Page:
Felix, gurney's resident horticulture specialist shares some tips on how to prune black raspberry plants early in season. You'll learn how to identify the fruiting buds, which canes to cut, which ones to leave intact for maximum output.Transcript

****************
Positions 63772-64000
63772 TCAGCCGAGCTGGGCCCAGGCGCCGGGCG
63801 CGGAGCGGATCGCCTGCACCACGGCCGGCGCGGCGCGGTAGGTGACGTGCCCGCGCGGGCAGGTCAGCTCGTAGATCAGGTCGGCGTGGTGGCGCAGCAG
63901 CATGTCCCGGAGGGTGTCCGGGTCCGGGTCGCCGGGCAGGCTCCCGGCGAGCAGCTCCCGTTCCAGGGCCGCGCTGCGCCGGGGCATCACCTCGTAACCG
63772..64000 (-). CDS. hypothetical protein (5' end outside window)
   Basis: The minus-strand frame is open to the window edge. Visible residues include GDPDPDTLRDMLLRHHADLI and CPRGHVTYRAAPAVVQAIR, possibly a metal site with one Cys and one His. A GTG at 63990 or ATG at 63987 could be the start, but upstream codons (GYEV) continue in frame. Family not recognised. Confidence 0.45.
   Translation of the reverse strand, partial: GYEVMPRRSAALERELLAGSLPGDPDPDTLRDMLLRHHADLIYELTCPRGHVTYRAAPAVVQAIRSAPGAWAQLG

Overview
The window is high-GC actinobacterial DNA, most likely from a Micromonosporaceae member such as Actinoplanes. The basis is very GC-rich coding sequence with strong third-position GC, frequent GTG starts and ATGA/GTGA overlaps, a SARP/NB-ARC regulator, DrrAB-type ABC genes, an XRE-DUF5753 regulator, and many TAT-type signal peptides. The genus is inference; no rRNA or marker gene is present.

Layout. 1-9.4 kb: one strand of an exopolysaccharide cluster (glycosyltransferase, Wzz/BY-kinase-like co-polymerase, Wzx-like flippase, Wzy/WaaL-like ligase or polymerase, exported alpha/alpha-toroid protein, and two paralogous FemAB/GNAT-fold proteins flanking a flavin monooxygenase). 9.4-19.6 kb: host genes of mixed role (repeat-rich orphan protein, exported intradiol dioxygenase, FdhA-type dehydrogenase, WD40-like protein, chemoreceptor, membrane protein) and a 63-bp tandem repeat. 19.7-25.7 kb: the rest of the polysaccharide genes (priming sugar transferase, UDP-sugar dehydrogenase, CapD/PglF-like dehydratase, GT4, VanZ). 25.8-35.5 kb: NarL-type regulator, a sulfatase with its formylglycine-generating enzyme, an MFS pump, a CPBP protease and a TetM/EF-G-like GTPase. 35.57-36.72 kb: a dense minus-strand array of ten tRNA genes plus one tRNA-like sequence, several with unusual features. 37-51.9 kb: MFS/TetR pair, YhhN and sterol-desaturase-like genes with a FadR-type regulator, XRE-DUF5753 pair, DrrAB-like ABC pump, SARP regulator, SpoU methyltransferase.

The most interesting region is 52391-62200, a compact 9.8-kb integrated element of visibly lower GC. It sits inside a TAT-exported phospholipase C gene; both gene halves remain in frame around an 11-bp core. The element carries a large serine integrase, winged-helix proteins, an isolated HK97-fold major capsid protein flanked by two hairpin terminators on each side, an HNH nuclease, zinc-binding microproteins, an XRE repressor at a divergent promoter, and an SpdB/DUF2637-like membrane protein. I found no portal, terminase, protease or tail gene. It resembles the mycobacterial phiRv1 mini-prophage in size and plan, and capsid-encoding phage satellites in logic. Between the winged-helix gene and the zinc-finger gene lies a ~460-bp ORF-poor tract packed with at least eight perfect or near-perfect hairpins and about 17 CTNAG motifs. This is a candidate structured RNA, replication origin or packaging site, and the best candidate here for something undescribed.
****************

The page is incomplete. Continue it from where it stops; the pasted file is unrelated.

Hi everyone, Felix here at Gurney's and today we're at our research farm in late winter, and I want to talk to you about raspberries. These are black raspberry, one of my favorite tan fruits, and these are growing very well for us. We basically have put our flora canes. This is a second-year cane, so these canes that grew last year, down here, and they've gone dormant and they're going to bear all of our fruit this year. So those are last year's canes we've trained onto some wires so they get some nice vertical support and get real tall, and then we've got nice branching here that have come off those canes. We have some lateral growth, some real nice development. One of the points with black raspberries is every when you're treating them right, they really want to grow and there's been a lot of growth on these plants. We've tipped them a couple of times, which we'll show you in some other videos how to do that with your first year canes but after the winter, some of this late season growth here, it's small caliper. It was growing very late so there's not a lot of carbohydrate reserves in these shoots and they won't really make it in the winter. And you can see here we have some tip die back, this is dead tissue and that's not going to do much for us. Even here where it's alive, we have that nice form in some green tissue. It's just not, there's not a lot there to support a fruit crop, so you're pruning with black raspberries, really is to take back all that late season growth at this point in this season, which is late winter. And what my general rule of thumb is, is you want to imagine a load of fruit and what this particular cane can support, and if you'll look here, how to identify your fruiting buds, we've got a couple here. They're a little hard to tell this time of year, but that's a fruiting there. It's right behind where that leaf was attached last year. So those are going to initiate some growth and at the tip of that growth is going to be your flower and fruiting cluster. That's what's going to be your fruit for this season, very important to note that, because that's what's in consideration when you do the pruning. So each of these nodes is capable of producing and when it gets enough light, it's producing a cluster of wonderful black raspberries, really great to eat. So what we're going to do is take this back to where we think that, you know here we have about eight clusters back to here that are going to form, and so I'm taking it back to about, right there, and this is going to be able to support that weight and that's really the consideration. The other thing is that the caliper is about pencil thickness which is ideal for this supporting of fruit, and that's why we're taking this whole cane back. All this late season growth is going to be trimmed back to that kind of material. Alright, so here we have a couple of canes that are late season shoots coming out of the ground that really, they're just too low for any fruit production. They're not doing us any good so we're going to trim those out. We also have a little bit of stunt material that's left from last year's fruiting canes, doesn't really need to be there so those are going to come out as well. Just going to trim them back a little bit. So these are just remnants from last year, and these young little shoots here, they're just going to get shaded out. They're not, again, thick enough caliper to really support much so they're coming out around our crown. The key here around the base of the plant is that you want, we have the ideal number of crowns here, you know, six-seven crowns that are coming up and we can spread them nicely so they get good sun exposure and that's ideal around the crown as far as how many shoots you have coming up. So basically, here we've finished up most of the pruning as I've described. There are a couple last little pieces here, we have some stub cuts that were made late season last year. We have a little bit of winter entry which you can see here and in the changed coloration and I want to trip that back to something that's healthy. So I'm going to cut it back to about here where there's some nice growth and there are a couple of points where that can be done, and some here that's a little bit compromised from the winter. You're going to have that every year with your black raspberry here, we're in zone 5, just, you're going to have a little bit of that winter kill and the plant here is very healthy and ready to produce a lot of fruit this season. So join us for the next black raspberry video where we talk a little bit about harvesting, keeping the buds off your fruit and you'll be able to see if how wonderful this thing performs for you later in the season. Thanks very much.
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